Staffa is best known for its towering basalt columns and Fingal’s Cave (pictured here) – geological wonders that continually attract tourists to its shores. Were Bronze Age communities as taken with the island’s natural beauty?

The first clear evidence for possible prehistoric habitation on Staffa, a small island in the Inner Hebrides, has been uncovered during a recent excavation.

Today the island – which is characterised by towering basalt columns and its famous sea cave – is uninhabited, and has long been better known for its geological beauty, folkloric history, and 19th-century Romantic appeal than for its archaeology. But this is now set to change thanks to the discovery of a probable Bronze Age structure, defined by a series of ditches and pits that had been cut into the distinctive yellow clay subsoil.

The find came during an excavation under the Historic Archaeology Research Project, Staffa (HARPS), a partnership between the National Trust for Scotland, the Glasgow School of Art (GSA) School of Simulation and Visualisation, and the Universities of Glasgow and Stirling, with funding support from the Trust’s London Members’ Centre and the Society of Antiquaries of Scotland. It is not the first trace of prehistoric activity on the island – previous work by HARPS has revealed Bronze Age finds including a small pit containing a single sherd of decorated pottery and a burnt grain of hulled barley that was recently radiocarbon dated by SUERC to c.1880-1700 BC – but it is the first evidence that can be linked to occupation.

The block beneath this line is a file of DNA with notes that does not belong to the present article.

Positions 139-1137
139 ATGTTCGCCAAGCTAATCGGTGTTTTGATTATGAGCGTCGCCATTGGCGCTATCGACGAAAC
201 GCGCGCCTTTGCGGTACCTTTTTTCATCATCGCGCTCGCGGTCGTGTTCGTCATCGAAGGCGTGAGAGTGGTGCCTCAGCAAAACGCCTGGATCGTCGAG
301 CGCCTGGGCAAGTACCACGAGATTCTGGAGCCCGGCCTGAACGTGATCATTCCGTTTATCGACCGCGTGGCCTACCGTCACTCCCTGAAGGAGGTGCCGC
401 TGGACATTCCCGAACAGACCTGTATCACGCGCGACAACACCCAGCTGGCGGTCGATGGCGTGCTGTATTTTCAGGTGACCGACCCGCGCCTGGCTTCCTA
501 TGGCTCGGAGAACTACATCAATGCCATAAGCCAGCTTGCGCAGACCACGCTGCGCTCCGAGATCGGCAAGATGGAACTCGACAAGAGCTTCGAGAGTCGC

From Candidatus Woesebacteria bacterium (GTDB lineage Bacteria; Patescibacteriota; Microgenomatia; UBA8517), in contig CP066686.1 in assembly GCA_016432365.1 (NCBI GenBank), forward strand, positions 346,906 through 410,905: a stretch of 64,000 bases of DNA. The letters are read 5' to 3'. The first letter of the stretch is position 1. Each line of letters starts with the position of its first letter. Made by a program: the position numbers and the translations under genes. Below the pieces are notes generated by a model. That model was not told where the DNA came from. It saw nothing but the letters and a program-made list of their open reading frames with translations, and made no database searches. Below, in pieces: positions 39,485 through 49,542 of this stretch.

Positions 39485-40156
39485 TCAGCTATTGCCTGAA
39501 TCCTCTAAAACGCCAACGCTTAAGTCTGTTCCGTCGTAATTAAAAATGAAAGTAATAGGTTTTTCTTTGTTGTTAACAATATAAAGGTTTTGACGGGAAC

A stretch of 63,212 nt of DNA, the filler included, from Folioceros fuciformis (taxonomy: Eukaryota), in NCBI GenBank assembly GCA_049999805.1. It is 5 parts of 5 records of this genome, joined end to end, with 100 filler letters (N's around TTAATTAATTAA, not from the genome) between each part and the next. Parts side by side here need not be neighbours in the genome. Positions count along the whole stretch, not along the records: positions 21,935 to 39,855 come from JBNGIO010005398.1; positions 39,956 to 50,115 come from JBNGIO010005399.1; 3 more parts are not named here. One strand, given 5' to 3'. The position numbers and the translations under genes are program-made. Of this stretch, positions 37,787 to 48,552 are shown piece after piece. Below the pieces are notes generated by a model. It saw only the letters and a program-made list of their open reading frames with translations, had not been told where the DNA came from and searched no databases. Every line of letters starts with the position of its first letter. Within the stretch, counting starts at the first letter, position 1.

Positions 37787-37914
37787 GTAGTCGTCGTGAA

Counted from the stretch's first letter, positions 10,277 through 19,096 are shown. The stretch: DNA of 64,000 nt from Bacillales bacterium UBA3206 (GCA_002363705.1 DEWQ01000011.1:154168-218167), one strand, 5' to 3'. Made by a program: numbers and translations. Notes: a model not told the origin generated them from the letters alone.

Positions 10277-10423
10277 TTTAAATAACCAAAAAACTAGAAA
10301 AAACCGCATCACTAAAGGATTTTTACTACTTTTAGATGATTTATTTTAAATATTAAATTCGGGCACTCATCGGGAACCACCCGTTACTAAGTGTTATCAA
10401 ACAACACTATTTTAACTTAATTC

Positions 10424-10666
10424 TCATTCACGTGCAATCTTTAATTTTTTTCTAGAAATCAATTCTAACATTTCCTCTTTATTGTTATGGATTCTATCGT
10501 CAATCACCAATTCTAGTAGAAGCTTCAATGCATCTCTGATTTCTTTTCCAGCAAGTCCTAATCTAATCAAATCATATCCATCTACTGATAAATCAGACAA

Archaeologists on the HARPS project recently uncovered evidence that Staffa was not always uninhabited – a possible structure suggests that humans may have settled on the island during the Bronze Age. (PHOTO: National Trust for Scotland)

‘This is our fifth season out at the island to investigate its past. Each time we go there we add another little piece of the jigsaw,’ said Derek Alexander, the National Trust for Scotland’s Head of Archaeological Services. ‘This is a really significant find. It seems likely that people in the past were just as curious about their surroundings as we are. We can only imagine what Bronze Age people may have thought of the geological marvel that is Fingal’s Cave. Our next objective is to understand whether this evidence represents domestic occupation on the island or something a bit more ritualistic.’

Stuart Jeffrey, Reader in Heritage Visualisation at Glasgow School of Art, added, ‘These finds are really important, enabling us to push our knowledge of human activity on the island back thousands of years. The ways in which Staffa has excited the modern creative imagination must surely have had echoes in the past. This evidence clearly shows significant prehistoric activity on the island and allows us to start thinking about how this activity relates to Staffa’s stunning landscape and geology.’

This article appeared in CA 344.

Leave a Reply